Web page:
The General Court has recently issued a decision which serves as a reminder to ensure that trade mark protection is reviewed and refreshed where necessary to ensure registered marks provide the correct protection.
In Case T-12/22, Polish company Hasco TM sp. Z o.o. sp.k sought to rely on their Polish national registration NATURKAPS to invalidate an EU registration for NATURCAPS in the name of Esi s.r.l.
Hasco's Polish registration was filed in November 2000 and covered 'pharmaceutical products' in class 5. Esi's EU registration was filed in January 2017 and covered a wide range of goods in class 5 including dietary, nutritional and food supplements and medicinal herbs.
During cancellation proceedings, Esi requested proof of use of Hasco's Polish registration which Hasco duly provided. However, Hasco provided proof of use of NATURKAPS in relation to food supplements and not 'pharmaceutical products' for which the mark was registered. As a result, the Cancellation Division deemed Hasco had not provided proof of use of the NATURKAPS trade mark as the nature of the use did not show use of the mark in relation to the goods for which it was registered.
The cancellation action was dismissed. Hasco subsequently appealed the decision, arguing that at the time their mark was filed in 2000, 'food supplements' was not a recognised term in Poland and the term did not exist within the Nice Classification. Hasco also made extensive arguments as to why 'food supplements' were reasonably encompassed within the term 'pharmaceutical products', including making references to Polish national laws surrounding defining pharmaceutical products in 2000.
In their decision, the Board of Appeal agreed with the Cancellation Division's assessment that 'pharmaceutical products' did not include 'food supplements', in particular noting that 'dietetic substances adapted for medical use' did form part of the Nice Classification at the time Hasco's application was filed and that goods of this type, which would include food supplements, were distinct from pharmaceutical products.
Hasco then appealed to the General Court. The General Court considered that Hasco's view that 'pharmaceutical products' was a generic term encompassing both medicinal products and food supplements, since all such products are designed to improve health, was unfounded. The General Court noted that although such an assessment may be relevant for a finding of likelihood of confusion, it was not relevant in assessing genuine use of a mark in relation to the goods for which it is registered.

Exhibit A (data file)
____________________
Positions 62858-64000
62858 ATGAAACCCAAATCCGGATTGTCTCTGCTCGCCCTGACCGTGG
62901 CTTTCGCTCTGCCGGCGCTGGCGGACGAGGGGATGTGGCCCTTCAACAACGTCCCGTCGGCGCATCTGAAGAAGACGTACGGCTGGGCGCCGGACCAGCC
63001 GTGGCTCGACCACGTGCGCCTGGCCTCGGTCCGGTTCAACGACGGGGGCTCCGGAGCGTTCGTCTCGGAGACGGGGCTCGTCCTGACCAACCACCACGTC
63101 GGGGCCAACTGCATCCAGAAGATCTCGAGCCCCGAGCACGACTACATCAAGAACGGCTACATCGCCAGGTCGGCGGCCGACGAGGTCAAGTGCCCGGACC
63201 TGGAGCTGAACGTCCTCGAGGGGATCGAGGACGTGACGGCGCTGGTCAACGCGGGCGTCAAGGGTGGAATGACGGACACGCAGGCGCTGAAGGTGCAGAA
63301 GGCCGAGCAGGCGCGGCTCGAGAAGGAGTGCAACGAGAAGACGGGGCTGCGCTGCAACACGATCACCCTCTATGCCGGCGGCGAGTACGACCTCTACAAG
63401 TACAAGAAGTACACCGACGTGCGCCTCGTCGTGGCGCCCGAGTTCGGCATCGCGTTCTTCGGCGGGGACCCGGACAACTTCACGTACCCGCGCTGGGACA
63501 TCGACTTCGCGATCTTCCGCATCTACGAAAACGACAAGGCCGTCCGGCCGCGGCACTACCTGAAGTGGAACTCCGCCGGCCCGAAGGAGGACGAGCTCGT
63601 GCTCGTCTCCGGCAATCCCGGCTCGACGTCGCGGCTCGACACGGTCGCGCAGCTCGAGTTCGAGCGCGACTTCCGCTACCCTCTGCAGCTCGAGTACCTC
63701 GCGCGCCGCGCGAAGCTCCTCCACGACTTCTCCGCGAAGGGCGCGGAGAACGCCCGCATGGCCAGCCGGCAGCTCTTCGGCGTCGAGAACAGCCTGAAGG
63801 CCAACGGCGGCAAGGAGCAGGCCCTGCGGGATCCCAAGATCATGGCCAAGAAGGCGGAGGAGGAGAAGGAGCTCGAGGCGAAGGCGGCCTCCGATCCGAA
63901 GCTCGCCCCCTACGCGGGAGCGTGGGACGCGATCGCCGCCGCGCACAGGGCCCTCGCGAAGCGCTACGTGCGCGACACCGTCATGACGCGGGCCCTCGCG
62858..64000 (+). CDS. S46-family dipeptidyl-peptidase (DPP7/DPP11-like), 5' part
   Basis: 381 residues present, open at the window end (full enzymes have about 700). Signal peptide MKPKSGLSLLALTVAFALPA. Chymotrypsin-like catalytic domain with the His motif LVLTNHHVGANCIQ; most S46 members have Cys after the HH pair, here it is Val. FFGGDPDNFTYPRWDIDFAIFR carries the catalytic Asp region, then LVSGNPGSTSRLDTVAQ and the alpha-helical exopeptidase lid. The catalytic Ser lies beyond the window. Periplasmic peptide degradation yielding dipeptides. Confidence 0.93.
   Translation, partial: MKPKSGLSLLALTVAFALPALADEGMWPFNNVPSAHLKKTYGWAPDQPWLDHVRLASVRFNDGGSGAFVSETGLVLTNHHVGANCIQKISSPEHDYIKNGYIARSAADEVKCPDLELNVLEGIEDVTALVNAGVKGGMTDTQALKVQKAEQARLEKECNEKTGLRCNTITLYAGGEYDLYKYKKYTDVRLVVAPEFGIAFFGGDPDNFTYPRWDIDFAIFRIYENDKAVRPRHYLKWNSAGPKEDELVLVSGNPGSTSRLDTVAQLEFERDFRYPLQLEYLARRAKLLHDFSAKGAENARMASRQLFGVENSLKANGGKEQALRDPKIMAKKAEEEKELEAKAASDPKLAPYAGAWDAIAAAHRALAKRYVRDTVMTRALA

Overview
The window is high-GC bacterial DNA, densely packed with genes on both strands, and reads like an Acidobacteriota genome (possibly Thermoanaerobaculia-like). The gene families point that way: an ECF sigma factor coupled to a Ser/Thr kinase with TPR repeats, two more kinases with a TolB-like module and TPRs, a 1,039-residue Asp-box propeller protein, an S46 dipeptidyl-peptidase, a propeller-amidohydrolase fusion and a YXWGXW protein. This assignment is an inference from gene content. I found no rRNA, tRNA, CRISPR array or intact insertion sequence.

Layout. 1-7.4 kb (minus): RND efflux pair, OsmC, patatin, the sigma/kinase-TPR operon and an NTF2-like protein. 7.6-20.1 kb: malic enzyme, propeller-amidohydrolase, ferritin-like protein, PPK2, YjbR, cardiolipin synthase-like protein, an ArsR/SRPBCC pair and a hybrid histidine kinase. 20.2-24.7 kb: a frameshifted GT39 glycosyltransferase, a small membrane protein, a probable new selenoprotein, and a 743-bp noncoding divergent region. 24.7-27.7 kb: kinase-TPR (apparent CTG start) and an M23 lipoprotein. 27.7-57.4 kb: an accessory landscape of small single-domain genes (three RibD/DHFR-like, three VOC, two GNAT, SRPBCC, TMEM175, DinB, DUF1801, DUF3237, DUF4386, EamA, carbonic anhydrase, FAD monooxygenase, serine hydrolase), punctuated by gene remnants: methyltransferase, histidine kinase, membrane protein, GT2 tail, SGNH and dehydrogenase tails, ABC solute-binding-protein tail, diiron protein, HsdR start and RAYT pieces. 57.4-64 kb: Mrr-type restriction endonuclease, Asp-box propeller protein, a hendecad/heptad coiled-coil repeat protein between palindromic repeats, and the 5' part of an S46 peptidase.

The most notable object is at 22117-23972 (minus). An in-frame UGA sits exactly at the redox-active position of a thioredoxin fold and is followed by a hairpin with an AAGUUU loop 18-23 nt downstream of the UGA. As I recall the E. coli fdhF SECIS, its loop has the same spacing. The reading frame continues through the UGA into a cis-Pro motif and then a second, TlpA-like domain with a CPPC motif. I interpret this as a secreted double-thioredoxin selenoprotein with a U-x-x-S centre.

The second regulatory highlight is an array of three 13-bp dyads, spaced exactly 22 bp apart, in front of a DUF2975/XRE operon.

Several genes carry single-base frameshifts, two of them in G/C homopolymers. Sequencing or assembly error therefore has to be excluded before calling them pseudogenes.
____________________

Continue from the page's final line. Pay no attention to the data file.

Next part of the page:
The General Court agreed with the Board of Appeal, that overall Hasco had not provided proof of genuine use of its NATURKAPS mark for the goods for which that mark was registered.
This is a frustrating outcome for Hasco. Although they were able to show extensive genuine use of their NATURKAPS mark, as such use was not in relation to the goods for which their trade mark was registered, they were ultimately unable to rely on their registered trade mark. As a result, they were unable to cancel a registration for a highly similar mark.
Whilst the key takeaway from this case is primarily that 'food supplements' are not 'pharmaceutical products' when it comes to proving genuine use, there is a wider warning within the outcome that trade mark owners must ensure that, when relying on older trade marks, the goods and services covered under those marks are still relevant and applicable to the actual use of the trade mark. Otherwise, trade mark owners risk being in a position of being unable to show genuine use and could ultimately have to rely on unregistered rights.
Existing trade mark rights, particularly those over five years old, should be reviewed to ensure that the coverage is appropriate. Where protection offered by the registered mark is insufficient or uncertain, the filing of a replacement application may be appropriate to provide the requisite level of protection.